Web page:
Magic of the price signal to change production levels.

Fourteen wells on one pad, located on the southeast side of Williston, N.D. Photo by James Ulvog.

The double black swan of COVID-19 pandemic from the demand side and Saudi Arabia flooding the market from the supply side is creating a sales problem and storage problem for the oil industry.

Regulators in Texas are thinking about about ordering a pro-rate reduction in production. In other words, they are considering giving each producer an order on how much to cut.

North Dakota has no such plans.

North Dakota is planning to rely on capitalism to rapidly adjust production.

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Capitalism or fascism? Which economic system will better resolve the supply shortages?

Image courtesy of Adobe Stock.

How do we get enough of the respirators, personal protective equipment, and medicine we need to get through the COVID-19 pandemic?

Fascinating to watch the press conference Saturday 3/21/20 with various federal officials and members of the coronavirus task force.  Most fascinating feature was looking at the various comments and questions/answers from an economics perspective. Thought about Friday’s briefing as well.

Here is the difference in perspective I perceived: do we rely on capitalism or fascism as our model to get things done?

Underlying the comments from all the federal officials is the idea that the private sector can figure out how to provide everything we need.

The common thread underlying a huge portion of the questions from media is the idea that the federal government should tell which specific companies how much of which specific products to produce, specify they price they will charge, and provide the addresses for where to send each pallet of supplies.

In other words, should we use a capitalist model to provide goods we need or should we use the fascist model?

As a thumbnail description, in the fascist economic model the means of production are owned by the private sector but the central planning authority tells companies how much of which product to produce. In contrast, the next step away from freedom is communism, in which the means of production are owned by the government and a central planning agency decides how much of each specific product to produce.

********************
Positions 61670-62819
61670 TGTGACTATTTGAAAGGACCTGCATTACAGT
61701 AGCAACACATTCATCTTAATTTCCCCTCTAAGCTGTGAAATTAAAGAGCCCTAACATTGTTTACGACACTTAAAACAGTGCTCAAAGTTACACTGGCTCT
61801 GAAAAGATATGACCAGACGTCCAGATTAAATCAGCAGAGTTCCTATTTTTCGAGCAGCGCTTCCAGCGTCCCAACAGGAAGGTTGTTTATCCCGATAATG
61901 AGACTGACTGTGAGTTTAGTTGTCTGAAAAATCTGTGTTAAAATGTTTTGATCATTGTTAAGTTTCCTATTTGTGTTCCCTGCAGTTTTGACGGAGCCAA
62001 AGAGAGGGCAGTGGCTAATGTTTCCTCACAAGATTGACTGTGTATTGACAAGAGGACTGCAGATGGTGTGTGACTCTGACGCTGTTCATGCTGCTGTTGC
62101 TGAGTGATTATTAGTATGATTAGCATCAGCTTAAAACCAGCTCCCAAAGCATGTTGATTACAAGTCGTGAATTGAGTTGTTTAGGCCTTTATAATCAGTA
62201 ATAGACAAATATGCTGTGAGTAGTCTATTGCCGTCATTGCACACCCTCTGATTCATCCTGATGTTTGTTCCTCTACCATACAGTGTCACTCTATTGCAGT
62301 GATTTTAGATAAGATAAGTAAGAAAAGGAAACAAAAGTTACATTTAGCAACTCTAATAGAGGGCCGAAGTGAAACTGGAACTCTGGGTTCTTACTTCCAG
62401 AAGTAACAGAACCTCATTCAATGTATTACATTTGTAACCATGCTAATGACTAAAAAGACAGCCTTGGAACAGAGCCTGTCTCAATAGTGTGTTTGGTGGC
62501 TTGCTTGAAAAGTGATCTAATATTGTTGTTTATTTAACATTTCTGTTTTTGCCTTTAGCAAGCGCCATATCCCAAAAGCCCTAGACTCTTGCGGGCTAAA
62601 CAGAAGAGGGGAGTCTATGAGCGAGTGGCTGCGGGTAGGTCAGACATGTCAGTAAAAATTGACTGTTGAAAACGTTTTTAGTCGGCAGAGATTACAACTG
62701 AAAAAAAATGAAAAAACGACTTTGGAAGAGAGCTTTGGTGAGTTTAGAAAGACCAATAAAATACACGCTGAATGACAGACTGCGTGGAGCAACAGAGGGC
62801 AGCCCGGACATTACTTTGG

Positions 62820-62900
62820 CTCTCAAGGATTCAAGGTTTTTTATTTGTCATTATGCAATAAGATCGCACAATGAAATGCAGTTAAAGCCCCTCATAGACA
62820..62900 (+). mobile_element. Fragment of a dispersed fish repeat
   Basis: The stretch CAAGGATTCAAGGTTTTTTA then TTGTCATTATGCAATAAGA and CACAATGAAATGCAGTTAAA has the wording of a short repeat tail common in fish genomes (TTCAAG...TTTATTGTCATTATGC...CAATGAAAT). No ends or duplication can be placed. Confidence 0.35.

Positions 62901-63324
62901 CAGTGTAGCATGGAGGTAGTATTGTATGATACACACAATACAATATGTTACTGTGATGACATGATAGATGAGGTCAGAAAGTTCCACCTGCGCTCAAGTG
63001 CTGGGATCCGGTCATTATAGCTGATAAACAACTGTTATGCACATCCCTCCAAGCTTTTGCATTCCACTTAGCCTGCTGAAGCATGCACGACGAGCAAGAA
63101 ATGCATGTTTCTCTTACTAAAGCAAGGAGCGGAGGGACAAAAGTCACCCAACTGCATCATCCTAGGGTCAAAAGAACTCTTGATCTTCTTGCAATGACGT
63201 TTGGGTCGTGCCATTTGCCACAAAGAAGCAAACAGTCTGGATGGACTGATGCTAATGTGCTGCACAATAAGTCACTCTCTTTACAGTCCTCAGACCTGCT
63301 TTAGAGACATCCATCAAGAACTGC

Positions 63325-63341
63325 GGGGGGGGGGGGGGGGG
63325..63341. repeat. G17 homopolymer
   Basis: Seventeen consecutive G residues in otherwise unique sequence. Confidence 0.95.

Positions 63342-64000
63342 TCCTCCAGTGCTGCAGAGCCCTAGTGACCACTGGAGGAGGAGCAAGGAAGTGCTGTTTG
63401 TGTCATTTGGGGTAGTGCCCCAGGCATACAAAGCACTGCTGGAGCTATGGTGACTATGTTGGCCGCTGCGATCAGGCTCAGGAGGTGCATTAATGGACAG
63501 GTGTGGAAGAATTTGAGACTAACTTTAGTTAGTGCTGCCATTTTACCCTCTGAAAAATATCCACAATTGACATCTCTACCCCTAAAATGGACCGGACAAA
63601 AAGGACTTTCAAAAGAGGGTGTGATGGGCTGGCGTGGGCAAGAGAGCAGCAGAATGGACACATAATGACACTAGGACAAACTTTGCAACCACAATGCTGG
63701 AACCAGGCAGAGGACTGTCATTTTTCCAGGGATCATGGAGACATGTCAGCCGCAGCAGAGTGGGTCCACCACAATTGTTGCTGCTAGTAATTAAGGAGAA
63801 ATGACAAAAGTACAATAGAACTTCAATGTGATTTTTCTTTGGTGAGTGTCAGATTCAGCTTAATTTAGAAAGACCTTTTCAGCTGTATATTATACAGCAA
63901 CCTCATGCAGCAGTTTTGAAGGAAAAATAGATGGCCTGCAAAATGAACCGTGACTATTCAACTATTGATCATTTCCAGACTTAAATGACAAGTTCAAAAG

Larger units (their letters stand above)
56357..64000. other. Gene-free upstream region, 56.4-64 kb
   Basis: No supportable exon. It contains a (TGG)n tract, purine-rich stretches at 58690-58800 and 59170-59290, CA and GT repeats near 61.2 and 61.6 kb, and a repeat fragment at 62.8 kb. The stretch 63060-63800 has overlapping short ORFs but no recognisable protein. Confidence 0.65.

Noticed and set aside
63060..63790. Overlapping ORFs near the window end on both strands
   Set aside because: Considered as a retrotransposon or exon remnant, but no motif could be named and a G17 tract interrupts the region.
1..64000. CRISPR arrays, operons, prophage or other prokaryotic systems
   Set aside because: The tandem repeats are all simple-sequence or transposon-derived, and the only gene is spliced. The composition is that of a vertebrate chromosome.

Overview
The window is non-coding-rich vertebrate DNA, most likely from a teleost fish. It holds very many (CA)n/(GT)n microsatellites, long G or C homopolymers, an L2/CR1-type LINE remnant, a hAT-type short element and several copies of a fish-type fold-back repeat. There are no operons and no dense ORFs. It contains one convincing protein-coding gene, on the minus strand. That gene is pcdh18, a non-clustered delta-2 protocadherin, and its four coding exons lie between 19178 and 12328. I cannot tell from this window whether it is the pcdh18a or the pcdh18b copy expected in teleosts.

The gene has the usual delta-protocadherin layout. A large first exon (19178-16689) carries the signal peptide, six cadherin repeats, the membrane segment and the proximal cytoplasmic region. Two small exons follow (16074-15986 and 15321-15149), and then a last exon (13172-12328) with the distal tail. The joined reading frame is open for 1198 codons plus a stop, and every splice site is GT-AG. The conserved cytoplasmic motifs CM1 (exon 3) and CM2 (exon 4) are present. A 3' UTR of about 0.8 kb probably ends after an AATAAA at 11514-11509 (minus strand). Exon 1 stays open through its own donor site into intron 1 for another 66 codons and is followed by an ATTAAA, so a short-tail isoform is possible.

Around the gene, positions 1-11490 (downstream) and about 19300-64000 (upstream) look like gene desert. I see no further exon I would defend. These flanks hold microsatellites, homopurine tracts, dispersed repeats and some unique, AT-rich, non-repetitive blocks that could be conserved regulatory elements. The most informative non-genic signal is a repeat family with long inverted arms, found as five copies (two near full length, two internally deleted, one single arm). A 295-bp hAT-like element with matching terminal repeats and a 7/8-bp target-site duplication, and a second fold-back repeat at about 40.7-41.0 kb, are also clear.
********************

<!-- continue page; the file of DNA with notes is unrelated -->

Capitalism?

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Didn’t ever expect I’d personally experience Soviet Union and Venezuelan style grocery stores.

Chaika 3 (on redscale film) – Queue by Jaroslav A. Polak is in the public domain (CC0 1.0). Lines like this outside a grocery store were normative in the Soviet Union.

In the Soviet Union and Venezuela, grocery shopping involved/involves listening for rumors of which store got a shipment overnight, standing in line for hours, looking at lots of empty shelves, and going to the store daily to see if what you need might actually be on the shelf today.

If you have been awake the last seven days, you know that is what grocery shopping looks like in the U.S. today.

The difference between the Evil Empire and the worker’s paradise of Venezuela on one hand and the United States on the other hand is that the supply chain in the U.S. is still stocking the shelves and in a week or two or three will have them filled up.

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The 2010’s: best decade in history.

Image courtesy of Adobe Stock.

Matt Ridley explains the best improvement in living standards for us humans over a single decade is the decade that ends today, 12/31/19.

He explained his point from multiple directions on 12/21/19 in Spectator: We’ve just had the best decade in human history. Seriously.

A few of his points that caught my interest:

The rate of extreme poverty in the world has dropped from 60% when he was born to under 10% in this decade. If you ache to seek less people in dirt eating poverty that is a wonderful thing.

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What could possibly have caused the increase of income per person over last 200 years?

(Article cross-posted from Outrun Change because a few of the factors necessary for these changes to happen are property rights, economic freedom, and political freedom. In addition, it is capitalism, not socialism or communism that made these changes happen.)

Here is an approximation of annual per capita GDP from 1 AD through 1913:

I’ve long been amazed at the radical growth in per capita wealth over the last 200 years. That means since the Industrial Revolution.

Living in dirt-eating poverty as the normal way of life for essentially every person on the planet changed about 200 years ago, give or take.